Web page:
I recall walking down the isles of the Shifa hospital in Gaza City hearing Dr Attallah speak of the horrendous injuries and deaths he had witnessed during his recent years working there. Little was ever proven, little was ever written about it, but he had seen with his own eyes what could only be the used of some unknown chemical weapon. Others have espoused that Israel uses Gaza as testing ground for newly developed weapons. Just over a year ago Haaretz ran a piece on an Italian investigative team who had issued a report after identifying irregular injuries in the Shifa hospital in Gaza. James Brooks from Aljazeera added this in depth report shortly thereafter.
This letter in the Guardian yesterday speaks of such things. Israeli ambassador Ron Prosor (Response, November 30) denies Israel used chemical weapons in Gaza. Claims and counterclaims about the use of such weapons have a long history and are often hard to verify. Mr Prosor's denial must be judged against the reports by health workers in Gaza of injured Palestinians suffering from "severe convulsions, muscle spasms, vomiting, amnesia or partial memory loss" after exposure to Israeli gas attacks (multiple references available). Last year the IDF fired powerful gases at a peaceful joint Palestinian and Israeli demonstration against the wall being driven through B'lin, a village in the occupied West Bank. My colleagues and I were able to obtain a sample of the munition. It contained a powerful irritant derived from capsaicin (the analysis was published in the international peer-reviewed journal Medicine, Conflict and Survival in October last year).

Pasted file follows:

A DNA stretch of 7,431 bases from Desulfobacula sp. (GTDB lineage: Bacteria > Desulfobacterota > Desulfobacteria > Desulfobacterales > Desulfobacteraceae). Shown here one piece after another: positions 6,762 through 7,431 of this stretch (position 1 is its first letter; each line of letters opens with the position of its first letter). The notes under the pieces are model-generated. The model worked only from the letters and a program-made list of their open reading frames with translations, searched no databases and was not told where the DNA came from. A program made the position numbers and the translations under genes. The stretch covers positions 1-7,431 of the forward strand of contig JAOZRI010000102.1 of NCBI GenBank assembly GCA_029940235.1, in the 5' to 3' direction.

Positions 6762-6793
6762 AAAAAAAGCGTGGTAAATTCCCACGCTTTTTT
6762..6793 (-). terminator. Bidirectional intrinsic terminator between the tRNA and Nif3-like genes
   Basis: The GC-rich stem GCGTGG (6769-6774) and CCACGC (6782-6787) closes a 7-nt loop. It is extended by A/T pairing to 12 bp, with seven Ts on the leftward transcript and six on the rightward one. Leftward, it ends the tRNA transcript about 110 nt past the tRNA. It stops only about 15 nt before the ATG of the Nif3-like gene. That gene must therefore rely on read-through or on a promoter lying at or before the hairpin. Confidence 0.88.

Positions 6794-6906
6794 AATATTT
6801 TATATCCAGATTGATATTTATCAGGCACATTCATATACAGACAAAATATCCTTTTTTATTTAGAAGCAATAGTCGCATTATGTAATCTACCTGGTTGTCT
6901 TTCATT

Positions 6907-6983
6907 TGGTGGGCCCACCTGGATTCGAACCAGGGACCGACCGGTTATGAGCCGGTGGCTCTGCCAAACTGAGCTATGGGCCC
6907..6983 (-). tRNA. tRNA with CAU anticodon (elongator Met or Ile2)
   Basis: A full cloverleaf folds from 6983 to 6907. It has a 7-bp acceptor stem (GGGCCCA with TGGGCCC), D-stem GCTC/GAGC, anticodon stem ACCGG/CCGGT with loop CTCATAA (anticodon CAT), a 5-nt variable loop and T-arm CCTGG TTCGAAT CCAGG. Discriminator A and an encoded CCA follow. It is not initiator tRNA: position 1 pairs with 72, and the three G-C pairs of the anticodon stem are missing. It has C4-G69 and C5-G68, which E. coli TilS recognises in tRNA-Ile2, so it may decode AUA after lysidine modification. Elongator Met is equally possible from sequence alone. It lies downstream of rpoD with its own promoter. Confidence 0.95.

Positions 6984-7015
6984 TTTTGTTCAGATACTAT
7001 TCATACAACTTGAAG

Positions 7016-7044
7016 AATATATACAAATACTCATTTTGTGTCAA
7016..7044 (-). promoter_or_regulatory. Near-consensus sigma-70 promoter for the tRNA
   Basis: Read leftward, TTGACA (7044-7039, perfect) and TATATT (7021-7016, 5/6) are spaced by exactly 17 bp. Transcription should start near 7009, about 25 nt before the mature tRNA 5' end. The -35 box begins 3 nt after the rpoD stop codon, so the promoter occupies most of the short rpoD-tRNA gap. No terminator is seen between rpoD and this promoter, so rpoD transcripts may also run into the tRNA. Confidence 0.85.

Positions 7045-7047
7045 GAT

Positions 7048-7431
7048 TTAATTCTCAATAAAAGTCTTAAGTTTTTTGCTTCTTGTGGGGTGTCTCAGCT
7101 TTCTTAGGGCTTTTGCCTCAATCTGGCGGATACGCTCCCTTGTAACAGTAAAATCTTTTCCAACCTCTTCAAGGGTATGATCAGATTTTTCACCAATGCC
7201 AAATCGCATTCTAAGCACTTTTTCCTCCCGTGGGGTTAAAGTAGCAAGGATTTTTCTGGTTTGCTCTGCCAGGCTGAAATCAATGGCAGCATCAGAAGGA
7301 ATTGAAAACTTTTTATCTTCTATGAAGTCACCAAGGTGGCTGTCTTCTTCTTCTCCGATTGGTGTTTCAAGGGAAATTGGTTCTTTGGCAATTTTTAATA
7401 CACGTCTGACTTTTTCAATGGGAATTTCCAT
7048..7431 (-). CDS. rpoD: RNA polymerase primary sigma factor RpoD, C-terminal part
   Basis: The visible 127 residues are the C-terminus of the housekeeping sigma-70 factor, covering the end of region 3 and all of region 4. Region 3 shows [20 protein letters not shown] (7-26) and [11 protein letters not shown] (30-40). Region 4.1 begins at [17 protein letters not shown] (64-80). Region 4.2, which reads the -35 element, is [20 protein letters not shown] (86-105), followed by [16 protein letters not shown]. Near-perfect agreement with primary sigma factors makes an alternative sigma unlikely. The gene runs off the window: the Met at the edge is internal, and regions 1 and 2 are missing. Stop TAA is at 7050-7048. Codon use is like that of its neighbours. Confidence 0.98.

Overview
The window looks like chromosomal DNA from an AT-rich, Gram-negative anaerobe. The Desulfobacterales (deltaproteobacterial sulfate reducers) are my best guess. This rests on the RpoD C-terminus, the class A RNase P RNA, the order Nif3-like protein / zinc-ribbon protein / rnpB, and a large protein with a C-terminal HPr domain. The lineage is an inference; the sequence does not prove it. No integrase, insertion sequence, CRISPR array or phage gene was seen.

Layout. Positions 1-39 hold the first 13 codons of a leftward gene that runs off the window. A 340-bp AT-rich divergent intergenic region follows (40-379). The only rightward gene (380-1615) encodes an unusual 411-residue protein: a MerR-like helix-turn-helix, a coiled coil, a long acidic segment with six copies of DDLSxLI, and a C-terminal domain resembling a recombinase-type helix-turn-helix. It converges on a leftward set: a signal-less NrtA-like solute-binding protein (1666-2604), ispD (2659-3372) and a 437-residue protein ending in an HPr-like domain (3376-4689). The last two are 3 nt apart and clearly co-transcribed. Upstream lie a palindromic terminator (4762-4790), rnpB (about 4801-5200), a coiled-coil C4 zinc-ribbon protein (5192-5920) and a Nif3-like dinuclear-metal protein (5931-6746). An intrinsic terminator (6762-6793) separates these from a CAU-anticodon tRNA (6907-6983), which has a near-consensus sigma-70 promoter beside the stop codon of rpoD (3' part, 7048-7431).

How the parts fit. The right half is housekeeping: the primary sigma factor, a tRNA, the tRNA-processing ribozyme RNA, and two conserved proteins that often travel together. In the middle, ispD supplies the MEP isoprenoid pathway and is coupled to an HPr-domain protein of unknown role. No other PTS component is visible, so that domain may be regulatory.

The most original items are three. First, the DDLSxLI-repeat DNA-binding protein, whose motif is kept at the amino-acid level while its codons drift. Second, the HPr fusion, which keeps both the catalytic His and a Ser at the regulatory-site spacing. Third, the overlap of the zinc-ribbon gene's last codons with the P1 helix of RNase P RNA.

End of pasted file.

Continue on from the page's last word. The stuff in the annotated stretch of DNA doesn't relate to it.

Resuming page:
Claims that the IDF used white phosphorus in the Lebanon war last year were initially denied. They were finally admitted by the Israeli minister Jacob Edery in October 2006. White phosphorus causes intense burns and generates choking fumes. I suspect the Israeli government is basing its denials on a technical quibble about whether the chemicals concerned are explicitly banned in international law - to which, anyhow, it is not a signatory.
Professor Steven Rose